story at the Atlanta Journal-Constitution:
"A [state] judge has reversed his own decision and will allow a Muslim man to wear his head covering in the courtroom
'The Court finds through its own research that there is a basis in the Quran for both men and women to cover their heads as a religious observance,' Judge James T. Chafin wrote in an order obtained by the AJC. 'Accordingly, the Court will permit the defendant to wear his hat in the courtroom as a valid religious observance.'
Chafin had blocked Troy “Tariq” Montgomery [ . . .] from entering the courtroom three separate times to defend a speeding charge, attorney Mawuli Mel Davis told the AJC. Montgomery, 46, wears a kufi, a tight-fitting cap, as a symbol of humility at all times, Davis said. But Chafin previously requested to see proof, such as in a religious doctrine, that Montgomery must wear the kufi, which violated Montgomery's rights, Davis said.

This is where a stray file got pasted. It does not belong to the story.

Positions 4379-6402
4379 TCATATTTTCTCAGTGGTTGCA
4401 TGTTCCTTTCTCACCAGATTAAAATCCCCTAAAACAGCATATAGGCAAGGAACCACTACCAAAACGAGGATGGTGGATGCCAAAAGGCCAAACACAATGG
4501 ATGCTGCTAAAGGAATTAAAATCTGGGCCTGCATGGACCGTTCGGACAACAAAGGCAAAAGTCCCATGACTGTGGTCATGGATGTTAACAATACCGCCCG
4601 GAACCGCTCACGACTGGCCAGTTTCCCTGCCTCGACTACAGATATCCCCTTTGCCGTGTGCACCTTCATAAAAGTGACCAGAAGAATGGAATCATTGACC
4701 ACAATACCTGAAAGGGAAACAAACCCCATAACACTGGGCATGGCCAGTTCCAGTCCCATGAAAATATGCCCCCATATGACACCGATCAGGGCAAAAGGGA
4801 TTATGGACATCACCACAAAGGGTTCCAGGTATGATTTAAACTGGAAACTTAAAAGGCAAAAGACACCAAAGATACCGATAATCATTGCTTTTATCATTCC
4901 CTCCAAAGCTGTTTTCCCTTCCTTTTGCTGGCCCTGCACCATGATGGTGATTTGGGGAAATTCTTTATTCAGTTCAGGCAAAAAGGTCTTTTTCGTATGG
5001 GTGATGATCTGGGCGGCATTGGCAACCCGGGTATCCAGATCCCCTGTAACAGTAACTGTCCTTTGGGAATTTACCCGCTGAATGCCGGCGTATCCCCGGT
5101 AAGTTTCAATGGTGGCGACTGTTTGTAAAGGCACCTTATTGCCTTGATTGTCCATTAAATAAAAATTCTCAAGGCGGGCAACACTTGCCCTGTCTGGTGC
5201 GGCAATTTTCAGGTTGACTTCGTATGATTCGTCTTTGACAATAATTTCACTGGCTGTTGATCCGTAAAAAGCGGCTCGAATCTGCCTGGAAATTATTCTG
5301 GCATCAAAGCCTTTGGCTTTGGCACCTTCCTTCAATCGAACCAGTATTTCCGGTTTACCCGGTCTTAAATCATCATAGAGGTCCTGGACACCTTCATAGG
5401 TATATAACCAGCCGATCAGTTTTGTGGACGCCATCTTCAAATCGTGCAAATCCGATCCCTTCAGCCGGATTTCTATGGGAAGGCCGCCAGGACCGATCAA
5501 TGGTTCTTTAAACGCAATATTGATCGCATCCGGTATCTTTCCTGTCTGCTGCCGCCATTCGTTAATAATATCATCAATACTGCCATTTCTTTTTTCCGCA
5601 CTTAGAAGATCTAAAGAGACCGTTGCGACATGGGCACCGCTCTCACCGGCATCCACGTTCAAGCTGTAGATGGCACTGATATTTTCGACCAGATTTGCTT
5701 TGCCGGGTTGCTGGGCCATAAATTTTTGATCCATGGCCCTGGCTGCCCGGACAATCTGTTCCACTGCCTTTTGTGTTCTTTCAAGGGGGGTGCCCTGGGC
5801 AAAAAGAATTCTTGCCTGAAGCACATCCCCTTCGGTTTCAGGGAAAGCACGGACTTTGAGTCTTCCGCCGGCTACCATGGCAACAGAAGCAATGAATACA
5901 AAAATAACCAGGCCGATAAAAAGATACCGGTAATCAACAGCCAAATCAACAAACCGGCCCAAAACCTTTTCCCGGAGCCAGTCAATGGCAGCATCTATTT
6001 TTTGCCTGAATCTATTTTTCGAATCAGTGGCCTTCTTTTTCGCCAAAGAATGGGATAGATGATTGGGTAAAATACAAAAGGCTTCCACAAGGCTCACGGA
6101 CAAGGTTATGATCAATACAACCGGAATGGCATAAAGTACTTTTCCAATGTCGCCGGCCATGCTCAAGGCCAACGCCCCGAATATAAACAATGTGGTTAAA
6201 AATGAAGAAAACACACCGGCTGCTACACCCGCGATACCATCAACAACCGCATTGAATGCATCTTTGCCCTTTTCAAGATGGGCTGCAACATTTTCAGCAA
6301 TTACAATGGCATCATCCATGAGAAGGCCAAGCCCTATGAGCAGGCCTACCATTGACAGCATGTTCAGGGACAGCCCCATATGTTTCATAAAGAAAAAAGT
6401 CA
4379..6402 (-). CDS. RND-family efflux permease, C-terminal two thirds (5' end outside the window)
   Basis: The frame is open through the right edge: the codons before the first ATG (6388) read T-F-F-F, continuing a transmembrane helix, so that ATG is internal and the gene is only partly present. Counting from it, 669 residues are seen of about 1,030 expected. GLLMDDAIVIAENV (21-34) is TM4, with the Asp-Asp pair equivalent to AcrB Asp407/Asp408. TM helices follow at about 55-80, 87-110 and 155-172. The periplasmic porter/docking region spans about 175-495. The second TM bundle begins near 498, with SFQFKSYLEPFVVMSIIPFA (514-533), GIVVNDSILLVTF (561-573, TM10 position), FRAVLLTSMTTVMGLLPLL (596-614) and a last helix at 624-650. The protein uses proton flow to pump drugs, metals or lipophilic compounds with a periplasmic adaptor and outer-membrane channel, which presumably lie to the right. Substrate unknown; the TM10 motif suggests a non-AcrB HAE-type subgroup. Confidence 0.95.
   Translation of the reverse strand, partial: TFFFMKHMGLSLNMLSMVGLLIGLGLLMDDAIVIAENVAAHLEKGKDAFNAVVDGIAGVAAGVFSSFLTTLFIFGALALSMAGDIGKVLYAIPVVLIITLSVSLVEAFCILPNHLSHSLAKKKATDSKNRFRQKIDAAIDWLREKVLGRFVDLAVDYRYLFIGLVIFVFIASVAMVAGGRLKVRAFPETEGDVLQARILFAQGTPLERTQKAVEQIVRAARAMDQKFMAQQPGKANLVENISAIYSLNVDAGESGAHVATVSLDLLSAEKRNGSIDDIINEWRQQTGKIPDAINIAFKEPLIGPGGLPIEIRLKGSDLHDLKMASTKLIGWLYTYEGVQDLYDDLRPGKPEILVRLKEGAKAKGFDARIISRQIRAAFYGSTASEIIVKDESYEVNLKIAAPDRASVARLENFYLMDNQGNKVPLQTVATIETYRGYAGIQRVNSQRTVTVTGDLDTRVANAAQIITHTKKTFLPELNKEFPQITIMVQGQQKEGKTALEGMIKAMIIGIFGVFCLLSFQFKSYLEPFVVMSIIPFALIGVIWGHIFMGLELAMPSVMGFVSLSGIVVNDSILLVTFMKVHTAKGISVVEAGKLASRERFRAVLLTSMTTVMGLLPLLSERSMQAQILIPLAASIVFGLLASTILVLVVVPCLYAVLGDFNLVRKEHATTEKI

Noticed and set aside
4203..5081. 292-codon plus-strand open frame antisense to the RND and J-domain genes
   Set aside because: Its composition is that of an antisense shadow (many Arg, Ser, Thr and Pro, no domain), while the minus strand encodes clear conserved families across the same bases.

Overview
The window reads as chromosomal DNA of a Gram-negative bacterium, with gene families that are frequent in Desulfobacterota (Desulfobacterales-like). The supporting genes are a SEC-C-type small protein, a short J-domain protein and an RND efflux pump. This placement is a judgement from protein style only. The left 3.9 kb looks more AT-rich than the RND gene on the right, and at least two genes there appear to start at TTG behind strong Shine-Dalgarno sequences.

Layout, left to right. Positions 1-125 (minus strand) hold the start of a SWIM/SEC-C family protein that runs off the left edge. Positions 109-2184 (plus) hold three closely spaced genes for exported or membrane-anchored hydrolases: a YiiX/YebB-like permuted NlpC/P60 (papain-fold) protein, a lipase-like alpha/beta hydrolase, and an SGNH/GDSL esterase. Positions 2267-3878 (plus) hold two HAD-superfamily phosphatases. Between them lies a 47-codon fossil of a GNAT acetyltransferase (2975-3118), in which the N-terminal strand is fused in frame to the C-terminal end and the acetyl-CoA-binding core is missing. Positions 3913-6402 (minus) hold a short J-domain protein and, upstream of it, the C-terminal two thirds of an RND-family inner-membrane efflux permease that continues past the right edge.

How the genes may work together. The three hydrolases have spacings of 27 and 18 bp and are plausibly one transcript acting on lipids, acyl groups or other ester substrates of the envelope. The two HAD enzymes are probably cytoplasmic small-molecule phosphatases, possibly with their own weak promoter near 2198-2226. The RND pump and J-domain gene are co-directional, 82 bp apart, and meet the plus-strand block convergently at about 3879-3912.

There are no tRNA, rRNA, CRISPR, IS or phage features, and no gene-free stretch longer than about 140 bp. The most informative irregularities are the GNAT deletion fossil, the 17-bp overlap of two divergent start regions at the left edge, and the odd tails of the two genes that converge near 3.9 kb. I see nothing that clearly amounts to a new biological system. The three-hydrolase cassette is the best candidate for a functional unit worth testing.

A policy enacted in 2009 already allows religious head coverings to be worn in courtrooms.
In December 2008, Lisa Valentine was arrested in Douglas County for refusing to remove her headdress, called a hijab. The ACLU filed a lawsuit in Valentine's behalf, and in July 2009, the Georgia Judicial Council adopted a policy clarifying that religious head coverings can be worn in Georgia courthouses.
'I was surprised when I got the news and hopeful that no other Muslims will have to face these objections of wearing their Islamic attire in court,' Montgomery said in a statement issued through his attorney. 'I also want to make it clear that I do not just wear a ‘hat' as the judge referred to in his order, but a kufi, which is a religious head covering worn for the purpose of identifying my religious affiliation.'"